Featured Research

from universities, journals, and other organizations

Digital solutions developed to support divorced families

Date:
December 1, 2009
Source:
University of Missouri-Columbia
Summary:
Conflict between parents, before and after divorce, is associated with feelings of anger, helplessness, loneliness and guilt in children. Now, an online program is teaching separated parents to maintain and nurture relationships with their children. After completion of the course, parents reported improved relationships and better awareness of separation-related problems and how to solve them.

More than half of all marriages end in divorce, and the majority of these involve children, according to the National Center for Health Statistics. Conflict between parents, before and after divorce, is associated with feelings of anger, helplessness, loneliness and guilt in children. Now, an online program created by University of Missouri researchers is teaching separated parents to maintain and nurture relationships with their children.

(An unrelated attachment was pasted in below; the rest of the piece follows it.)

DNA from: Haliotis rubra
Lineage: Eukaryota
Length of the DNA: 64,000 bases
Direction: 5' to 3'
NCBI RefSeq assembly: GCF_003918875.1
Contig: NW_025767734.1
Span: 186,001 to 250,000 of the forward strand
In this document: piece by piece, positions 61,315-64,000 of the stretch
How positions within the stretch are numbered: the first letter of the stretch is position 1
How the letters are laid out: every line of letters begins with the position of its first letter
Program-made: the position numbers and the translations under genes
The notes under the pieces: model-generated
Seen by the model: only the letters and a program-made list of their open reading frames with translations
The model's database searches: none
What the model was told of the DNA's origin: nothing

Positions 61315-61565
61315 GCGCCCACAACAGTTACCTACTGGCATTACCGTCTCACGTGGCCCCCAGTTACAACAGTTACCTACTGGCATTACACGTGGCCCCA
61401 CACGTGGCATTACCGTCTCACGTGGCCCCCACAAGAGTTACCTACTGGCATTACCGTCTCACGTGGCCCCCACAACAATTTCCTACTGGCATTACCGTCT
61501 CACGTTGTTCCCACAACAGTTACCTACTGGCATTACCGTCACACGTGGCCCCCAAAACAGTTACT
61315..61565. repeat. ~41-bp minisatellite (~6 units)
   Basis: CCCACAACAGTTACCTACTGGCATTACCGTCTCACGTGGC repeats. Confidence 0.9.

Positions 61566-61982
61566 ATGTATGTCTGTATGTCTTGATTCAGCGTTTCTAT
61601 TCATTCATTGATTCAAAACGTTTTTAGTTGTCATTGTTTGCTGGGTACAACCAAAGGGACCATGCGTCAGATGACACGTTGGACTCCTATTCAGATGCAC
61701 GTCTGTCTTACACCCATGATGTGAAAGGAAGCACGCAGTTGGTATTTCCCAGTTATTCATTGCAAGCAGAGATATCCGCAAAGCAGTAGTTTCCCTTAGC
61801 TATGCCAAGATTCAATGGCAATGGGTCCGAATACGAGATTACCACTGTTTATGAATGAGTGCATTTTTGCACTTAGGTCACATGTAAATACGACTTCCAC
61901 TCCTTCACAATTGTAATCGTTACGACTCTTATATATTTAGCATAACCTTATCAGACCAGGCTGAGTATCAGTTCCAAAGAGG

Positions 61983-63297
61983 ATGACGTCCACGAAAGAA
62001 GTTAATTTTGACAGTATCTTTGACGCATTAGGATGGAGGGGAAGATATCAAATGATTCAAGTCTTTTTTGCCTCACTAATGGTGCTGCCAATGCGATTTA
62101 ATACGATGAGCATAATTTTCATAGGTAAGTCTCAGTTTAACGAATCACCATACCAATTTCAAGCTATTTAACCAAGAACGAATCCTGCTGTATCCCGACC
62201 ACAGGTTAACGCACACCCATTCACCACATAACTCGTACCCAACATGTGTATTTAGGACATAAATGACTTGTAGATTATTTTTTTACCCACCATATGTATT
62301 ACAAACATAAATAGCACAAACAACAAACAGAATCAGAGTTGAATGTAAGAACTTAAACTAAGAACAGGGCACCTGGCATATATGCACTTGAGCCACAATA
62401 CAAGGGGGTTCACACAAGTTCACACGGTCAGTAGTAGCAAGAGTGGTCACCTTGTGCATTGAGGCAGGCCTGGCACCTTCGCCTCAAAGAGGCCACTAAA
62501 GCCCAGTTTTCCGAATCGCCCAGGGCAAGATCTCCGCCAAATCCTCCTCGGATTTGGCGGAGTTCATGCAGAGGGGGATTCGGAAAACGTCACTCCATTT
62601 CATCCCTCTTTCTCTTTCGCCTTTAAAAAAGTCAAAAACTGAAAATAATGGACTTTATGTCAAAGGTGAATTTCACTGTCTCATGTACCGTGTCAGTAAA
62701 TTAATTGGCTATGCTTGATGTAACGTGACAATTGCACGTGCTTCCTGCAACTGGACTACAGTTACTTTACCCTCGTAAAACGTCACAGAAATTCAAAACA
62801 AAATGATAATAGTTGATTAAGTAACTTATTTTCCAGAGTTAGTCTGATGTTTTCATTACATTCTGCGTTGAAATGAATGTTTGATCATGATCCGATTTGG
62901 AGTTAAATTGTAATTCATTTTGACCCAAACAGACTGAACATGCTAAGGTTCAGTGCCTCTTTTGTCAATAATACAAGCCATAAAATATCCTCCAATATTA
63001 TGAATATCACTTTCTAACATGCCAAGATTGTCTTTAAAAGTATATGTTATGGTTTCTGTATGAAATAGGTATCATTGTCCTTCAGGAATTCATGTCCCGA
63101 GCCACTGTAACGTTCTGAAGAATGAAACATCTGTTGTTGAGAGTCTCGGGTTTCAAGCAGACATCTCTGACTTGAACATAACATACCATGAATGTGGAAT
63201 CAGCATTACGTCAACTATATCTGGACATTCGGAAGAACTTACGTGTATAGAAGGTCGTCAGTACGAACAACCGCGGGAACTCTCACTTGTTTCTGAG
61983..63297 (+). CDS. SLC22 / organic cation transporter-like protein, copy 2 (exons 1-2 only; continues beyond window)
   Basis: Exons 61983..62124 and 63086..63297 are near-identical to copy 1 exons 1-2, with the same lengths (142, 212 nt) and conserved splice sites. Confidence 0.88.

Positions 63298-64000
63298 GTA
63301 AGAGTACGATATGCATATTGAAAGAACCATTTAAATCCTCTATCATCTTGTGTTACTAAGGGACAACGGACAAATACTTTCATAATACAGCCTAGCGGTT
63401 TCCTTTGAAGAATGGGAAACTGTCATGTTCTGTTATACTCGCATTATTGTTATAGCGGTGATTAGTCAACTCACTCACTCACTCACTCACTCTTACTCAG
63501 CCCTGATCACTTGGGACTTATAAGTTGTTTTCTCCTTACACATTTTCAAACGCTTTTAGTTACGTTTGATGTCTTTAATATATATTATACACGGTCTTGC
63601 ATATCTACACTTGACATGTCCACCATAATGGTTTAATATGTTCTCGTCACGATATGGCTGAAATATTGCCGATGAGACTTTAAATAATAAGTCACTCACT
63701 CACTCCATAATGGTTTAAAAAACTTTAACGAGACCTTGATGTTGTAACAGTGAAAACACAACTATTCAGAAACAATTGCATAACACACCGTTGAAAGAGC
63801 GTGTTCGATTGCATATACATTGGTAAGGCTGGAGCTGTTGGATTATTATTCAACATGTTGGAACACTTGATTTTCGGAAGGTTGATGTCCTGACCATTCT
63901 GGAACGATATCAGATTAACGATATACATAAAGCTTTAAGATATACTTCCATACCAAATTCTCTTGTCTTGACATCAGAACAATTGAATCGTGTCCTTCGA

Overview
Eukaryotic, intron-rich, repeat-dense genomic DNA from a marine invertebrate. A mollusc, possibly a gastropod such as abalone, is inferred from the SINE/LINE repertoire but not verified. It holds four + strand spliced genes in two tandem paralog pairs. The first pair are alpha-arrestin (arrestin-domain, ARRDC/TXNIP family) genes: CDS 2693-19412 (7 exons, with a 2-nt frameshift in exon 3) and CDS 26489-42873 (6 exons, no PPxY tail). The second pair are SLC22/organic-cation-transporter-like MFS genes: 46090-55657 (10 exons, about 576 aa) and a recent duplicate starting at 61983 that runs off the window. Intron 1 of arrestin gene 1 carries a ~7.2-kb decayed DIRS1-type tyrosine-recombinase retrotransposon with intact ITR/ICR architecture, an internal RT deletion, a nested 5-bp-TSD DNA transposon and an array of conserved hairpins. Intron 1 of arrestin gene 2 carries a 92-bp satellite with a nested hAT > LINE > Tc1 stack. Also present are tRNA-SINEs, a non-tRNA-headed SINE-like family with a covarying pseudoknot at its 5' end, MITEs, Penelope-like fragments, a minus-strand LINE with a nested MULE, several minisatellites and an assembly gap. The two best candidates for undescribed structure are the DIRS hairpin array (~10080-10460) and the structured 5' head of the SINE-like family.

"There is a great need for effective online programs to support and educate separated parents," said Larry Ganong, co-chair of Human Development and Family Studies (HDFS) in the College of Human Environmental Sciences. "In many cases, parents who divorce also move apart, and relocation makes it difficult to attend court-mandated trainings or develop effective strategies for co-parenting. Children are often the ones who suffer when parents don't take steps to minimize issues caused by separation."

HDFS researchers developed Focus on Kids Online, a training course that helps parents going through divorce build stronger, more supportive relationships with their children. The Web-based program is designed to offer parents an alternative to in-person trainings. After completion of the course, parents reported improved relationships and better awareness of separation-related problems and how to solve them, according to new HDFS research by David Schramm, assistant professor, and Graham McCaulley, HDFS doctoral student.